Fire Engine Plate, "Hibernia"

Description (Brief)
At the core of any fire company is the apparatus used to fight fires and protect lives. This was particularly true of for the volunteer fire fighters in 19th century America. Often purchased with their own funds, their fire engines were the focus of their pride and affection, as well as their identities as fire fighters. Engine plates, often made of brass, would be prominently affixed to engines and inscribed with the company name, number, and founding date. Engine plates could pass from old engine to new, or be kept in the firehouse as a memorial to a departed apparatus.
The bronze engine plate belonged to the Hibernia Fire Engine Company of Philadelphia, Pennsylvania which was established in 1752. The arched plate has the text “HIBERNIA” engraved in wide letters that are filled with black enamel. The reverse is engraved with the text “VIGILANT” in large letters that are filled with black enamel. The sides of the plate have holes showing where the plate would have been attached to the engine. The Hibernia Fire Engine Company was one of Philadelphia’s largest and oldest companies, and used several different engines and apparatus during its history.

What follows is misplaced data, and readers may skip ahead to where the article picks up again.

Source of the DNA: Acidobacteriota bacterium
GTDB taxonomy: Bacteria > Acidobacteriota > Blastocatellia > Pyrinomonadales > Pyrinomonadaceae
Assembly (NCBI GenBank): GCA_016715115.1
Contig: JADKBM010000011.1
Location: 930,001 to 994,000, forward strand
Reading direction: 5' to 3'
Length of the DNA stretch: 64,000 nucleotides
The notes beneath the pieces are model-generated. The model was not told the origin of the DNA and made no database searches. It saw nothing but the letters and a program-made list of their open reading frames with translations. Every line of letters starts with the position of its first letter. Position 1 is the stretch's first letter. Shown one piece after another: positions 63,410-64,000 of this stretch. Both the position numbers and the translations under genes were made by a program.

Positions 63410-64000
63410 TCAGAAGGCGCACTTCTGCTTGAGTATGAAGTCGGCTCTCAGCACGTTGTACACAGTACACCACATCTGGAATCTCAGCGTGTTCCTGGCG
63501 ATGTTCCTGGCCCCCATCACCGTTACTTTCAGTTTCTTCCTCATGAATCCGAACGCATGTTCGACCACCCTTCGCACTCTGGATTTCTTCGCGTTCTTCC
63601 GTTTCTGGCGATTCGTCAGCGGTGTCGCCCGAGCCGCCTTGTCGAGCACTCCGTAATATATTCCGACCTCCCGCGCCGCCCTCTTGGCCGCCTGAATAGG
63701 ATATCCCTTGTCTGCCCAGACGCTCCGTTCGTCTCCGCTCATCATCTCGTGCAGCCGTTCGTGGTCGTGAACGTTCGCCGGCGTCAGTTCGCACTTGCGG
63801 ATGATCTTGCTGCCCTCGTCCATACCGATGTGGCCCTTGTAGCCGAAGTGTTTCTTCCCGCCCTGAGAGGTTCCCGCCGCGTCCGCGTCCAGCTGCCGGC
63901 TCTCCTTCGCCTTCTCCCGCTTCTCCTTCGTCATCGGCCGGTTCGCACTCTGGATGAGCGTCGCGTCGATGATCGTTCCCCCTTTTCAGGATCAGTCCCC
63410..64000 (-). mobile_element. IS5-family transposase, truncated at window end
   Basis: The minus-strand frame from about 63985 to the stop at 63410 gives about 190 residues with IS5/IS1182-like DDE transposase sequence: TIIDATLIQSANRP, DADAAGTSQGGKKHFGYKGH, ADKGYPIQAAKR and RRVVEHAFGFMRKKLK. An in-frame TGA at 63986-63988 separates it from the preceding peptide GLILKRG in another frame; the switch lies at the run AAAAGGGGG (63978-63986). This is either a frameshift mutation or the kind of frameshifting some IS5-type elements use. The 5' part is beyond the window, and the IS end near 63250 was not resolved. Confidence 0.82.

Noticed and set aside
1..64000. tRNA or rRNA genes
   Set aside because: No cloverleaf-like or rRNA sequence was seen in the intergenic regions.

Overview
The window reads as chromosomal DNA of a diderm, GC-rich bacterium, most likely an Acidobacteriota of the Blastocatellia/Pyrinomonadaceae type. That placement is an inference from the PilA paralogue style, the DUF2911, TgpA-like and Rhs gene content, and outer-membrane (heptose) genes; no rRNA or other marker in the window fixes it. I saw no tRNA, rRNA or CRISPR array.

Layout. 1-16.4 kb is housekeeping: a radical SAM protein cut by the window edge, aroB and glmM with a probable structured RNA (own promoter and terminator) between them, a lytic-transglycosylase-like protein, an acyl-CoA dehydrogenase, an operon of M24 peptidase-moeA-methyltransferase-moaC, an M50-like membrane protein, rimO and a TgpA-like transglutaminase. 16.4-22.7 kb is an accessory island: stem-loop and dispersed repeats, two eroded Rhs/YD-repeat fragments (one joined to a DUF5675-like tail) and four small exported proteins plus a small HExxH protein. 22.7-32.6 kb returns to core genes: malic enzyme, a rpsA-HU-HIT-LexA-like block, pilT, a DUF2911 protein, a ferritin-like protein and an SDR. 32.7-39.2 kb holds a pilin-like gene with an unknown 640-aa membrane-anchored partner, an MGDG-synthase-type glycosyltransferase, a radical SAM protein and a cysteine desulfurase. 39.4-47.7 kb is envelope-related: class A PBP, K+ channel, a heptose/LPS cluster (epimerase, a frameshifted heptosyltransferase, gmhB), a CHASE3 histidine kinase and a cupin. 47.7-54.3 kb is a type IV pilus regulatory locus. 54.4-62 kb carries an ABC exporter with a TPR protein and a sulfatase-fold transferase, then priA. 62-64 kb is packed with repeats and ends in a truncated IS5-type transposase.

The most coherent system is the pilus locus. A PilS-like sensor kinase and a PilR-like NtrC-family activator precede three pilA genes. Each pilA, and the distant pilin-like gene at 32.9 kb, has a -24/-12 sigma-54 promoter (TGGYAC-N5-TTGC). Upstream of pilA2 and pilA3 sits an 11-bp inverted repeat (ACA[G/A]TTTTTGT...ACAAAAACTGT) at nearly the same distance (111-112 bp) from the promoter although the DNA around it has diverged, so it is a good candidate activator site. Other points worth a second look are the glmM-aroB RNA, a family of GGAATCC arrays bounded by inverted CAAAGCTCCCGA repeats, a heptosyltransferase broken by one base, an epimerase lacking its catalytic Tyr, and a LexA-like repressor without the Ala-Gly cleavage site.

Currently not on view
Object Name
plate, fire engine
date made
19th century
Physical Description
bronze (overall material)
overall: 1 1/4 in x 9 3/4 in; 3.175 cm x 24.765 cm
place made
United States
ID Number
accession number
catalog number
Fire Fighting
See more items in
Home and Community Life: Fire Fighting and Law Enforcement
Cultures & Communities
Firefighting Collection
Fire Engine Plates
Data Source
National Museum of American History, Kenneth E. Behring Center


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